Breaking the Cycle of Sex Addiction – Boston Edge Interview

As a culture, we are no strangers to addiction narratives. We can readily access stories about personal battles with drugs and alcohol, whether it be from an autobiography, the Internet, a magazine or even personal experience – we all understand, at least to some extent, the damage and pain inflicted by substance abuse.

And yet, there is little information or dialog about a different kind of addiction entirely – sex addiction. Save for Steve McQueen’s 2011 film, “Shame,” there are few accounts of the struggles faced by sex addicts. Therefore, A.D. Burks’ new memoir, “Sex and Surrender: An Addicts Journey” makes for compelling reading.

Born and raised in the socially conservative American south, Burks is a fledgling writer, and his memoir chronicles the pain and hardship induced by his addiction to sex, as well as his struggles with his homosexuality, and eventual recovery from addiction – a journey inspired by a devout faith grounded in the Christian church. Furthermore, Burks’ narrative functions as a self-help guide, in which he details a “four-step” journey towards recovery.

EDGE caught up with Burks to discuss his unique journey, inspiring recovery and future plans.

EDGE: Let’s start with some background — can you talk a little bit about your life before your addiction, and what you think instigated your addiction?
A.D. Burks: I am an only child, and I had a very strict and religious upbringing – my grandfather was a Baptist minister in Tennessee. My parents divorced when I was four years old, and my dad was in and out. Prior to the addiction, I was a model student. I was in the choir, played football, and I graduated in the top 5% of my class. In terms of sex, I had no knowledge — my background for sex came via neighborhood friends, and we would watch porn and stuff. The addiction began right after college, and I was still experimenting with men. And the girl I loved was bi-sexual, and we started going to gay clubs, etc., so I became involved that way.
EDGE: Can you talk a little about what readers can expect from your memoir? What do you think sets it apart?
A.D. Burks: Beyond just the details, I also discuss what was behind the addiction. My memoir goes to the root of the pain, for example, accepting my sexuality. I also give a four-step process of how to break the cycle of addiction.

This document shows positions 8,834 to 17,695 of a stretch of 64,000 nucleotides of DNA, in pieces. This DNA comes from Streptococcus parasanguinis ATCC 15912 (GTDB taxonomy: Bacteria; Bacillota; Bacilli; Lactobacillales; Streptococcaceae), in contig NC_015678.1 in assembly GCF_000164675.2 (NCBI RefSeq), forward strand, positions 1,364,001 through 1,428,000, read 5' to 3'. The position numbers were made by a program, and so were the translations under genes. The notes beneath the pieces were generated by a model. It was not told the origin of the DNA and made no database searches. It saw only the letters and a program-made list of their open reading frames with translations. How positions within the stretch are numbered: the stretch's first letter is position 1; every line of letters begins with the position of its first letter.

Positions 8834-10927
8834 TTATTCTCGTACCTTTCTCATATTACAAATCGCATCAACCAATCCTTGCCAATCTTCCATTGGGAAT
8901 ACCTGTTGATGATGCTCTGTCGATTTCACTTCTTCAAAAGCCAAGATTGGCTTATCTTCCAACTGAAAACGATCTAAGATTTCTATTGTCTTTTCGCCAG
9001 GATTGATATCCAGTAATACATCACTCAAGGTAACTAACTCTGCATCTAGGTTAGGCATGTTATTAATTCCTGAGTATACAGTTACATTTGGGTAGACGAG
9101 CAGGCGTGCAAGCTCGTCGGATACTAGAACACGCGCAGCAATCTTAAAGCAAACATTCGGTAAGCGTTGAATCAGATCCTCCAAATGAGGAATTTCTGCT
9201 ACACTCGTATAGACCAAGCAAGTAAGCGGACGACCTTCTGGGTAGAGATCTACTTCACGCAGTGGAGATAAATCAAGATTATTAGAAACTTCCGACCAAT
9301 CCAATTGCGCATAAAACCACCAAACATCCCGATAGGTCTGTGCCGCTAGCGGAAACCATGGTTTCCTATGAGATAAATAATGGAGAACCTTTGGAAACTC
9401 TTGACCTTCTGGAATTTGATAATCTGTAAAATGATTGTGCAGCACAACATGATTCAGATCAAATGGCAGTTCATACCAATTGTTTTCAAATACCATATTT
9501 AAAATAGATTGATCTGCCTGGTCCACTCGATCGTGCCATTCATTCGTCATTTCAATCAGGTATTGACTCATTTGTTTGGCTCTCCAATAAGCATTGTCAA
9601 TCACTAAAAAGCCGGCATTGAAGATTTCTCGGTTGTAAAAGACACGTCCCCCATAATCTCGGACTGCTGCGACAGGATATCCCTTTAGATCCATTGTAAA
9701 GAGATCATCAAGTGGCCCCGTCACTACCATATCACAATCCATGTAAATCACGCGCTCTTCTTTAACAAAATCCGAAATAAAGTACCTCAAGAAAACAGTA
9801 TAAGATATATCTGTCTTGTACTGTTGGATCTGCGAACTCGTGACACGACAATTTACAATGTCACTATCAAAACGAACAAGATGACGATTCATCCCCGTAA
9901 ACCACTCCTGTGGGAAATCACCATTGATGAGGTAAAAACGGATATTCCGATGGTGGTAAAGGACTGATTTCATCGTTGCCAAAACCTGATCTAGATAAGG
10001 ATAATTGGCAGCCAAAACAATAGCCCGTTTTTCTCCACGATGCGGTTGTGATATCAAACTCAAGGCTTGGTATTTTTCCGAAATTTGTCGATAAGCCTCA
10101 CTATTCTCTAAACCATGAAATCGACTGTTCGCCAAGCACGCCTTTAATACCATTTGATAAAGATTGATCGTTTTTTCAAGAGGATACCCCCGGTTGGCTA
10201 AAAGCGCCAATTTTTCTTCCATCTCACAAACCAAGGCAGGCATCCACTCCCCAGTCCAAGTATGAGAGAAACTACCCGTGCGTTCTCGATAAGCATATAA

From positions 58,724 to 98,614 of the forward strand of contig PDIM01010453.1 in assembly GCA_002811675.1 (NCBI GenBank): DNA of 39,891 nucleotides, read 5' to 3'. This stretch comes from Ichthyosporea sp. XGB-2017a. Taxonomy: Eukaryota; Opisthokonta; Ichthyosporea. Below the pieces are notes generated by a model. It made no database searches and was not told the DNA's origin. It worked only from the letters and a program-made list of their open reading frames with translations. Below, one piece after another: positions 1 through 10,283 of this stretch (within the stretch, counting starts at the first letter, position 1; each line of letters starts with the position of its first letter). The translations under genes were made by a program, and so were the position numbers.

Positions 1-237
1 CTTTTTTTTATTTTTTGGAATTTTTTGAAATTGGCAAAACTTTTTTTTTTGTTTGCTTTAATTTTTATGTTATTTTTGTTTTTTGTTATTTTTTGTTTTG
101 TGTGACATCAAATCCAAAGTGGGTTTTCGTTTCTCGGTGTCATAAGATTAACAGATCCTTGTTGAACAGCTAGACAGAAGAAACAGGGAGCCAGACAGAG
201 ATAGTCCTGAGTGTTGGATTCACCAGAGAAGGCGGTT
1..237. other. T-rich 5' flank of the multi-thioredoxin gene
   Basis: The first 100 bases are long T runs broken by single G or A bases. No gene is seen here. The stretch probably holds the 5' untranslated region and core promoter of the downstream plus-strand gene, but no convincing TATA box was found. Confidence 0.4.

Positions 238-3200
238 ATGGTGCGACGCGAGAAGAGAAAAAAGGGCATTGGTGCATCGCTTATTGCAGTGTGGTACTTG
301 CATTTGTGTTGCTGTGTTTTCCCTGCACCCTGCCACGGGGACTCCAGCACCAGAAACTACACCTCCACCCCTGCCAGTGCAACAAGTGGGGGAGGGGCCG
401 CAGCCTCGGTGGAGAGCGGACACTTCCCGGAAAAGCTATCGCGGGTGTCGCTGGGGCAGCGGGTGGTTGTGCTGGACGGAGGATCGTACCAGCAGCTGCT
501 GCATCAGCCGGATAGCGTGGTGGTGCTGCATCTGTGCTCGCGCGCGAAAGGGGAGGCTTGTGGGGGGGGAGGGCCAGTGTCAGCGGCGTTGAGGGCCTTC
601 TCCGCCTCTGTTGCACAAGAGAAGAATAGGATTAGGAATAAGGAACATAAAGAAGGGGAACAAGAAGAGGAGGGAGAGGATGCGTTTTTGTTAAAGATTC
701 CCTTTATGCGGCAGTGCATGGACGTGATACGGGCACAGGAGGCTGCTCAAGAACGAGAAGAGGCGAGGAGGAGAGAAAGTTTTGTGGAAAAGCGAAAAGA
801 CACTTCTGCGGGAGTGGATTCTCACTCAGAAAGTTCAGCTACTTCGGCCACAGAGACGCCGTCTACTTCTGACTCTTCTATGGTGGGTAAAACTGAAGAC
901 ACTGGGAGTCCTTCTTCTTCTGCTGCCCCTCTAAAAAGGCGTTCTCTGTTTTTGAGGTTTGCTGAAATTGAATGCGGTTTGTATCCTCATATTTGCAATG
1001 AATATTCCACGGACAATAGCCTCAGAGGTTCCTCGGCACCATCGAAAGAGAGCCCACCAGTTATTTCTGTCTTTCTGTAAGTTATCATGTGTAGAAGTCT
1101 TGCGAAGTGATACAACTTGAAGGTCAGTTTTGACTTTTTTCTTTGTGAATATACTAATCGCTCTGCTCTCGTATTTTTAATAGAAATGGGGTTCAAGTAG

EDGE: What motivated you to write it?
A.D. Burks: It was actually a dream. I had gone out with friends — one was an ex- and high school friend, and she didn’t know. And I dreamt after that I got caught having sex in my mom’s house, and I was put on trial — there were members of church and stuff. And when I woke up I realized that I needed to get it out.
EDGE: What is the overarching message or theme that you want your readers to take away from this book?
A.D. Burks: There are two things; addiction is equal to pain, and until they get to the root cause addiction will always be there. And also that sex isn’t equal to love.
EDGE: Was it difficult being so candid about your sex life?
A.D. Burks: It wasn’t initially, because I am very open and honest. But the backlash from people, including my mom, wasn’t great. They definitely found it difficult.
EDGE: Can you talk more about your addiction and recovery process? Was there a moment when you knew that you had hit rock bottom?
A.D. Burks: The thing that got me to go to therapy was friends in grad school, and the thing for me was that I always wanted to go to therapy, and I didn’t have a “rock bottom moment” — I was never arrested and I never caught an STD. I realized, however, that I wouldn’t have a family, and that was a scary realization. And death always brings thing into focus, and I was at my uncle’s funeral. And I realized that if I lost my mother, I’d be alone. And I wanted to build that family. Luckily right now I am in a good relationship. My partner is more private, but what is important is having God in my relationship.
EDGE: Has the book changed your life? And in what ways?
A.D. Burks: It has definitely freed me! I had kept my gay friends away from my straight friends, but now the worlds have merged. So it has definitely made my life better.
EDGE: Can you talk more about your “four step process,” which you created to help people fight sex addiction?
A.D. Burks: For me it goes back to establishing a relationship with God, and of course I can only speak in terms of Christianity, and spirituality is a personal thing. Once you do that, He will direct your path. The second thing is to abstain from sex until you are in a healthy place. The third step is walking away from triggers — watching porn is one. Step four is about creating a support network — so I had to be open and honest with certain people, and I’d lean on them for support. It is crucial, because you can’t do it alone.
EDGE: What’s next for you? More writing?
A.D. Burks: Oh yes, I am working on a book on the “four steps.” The purpose of the memoir is for other people to see themselves in the book. I am working on a self-help and recovery book.
EDGE: Where can people purchase the book?
A.D. Burks: You can get it at Amazon or Barnes and Noble, or on my website
Originally published in The Boston Edge
by Douglas  Baulf. Contributor
Tuesday Feb 18, 2014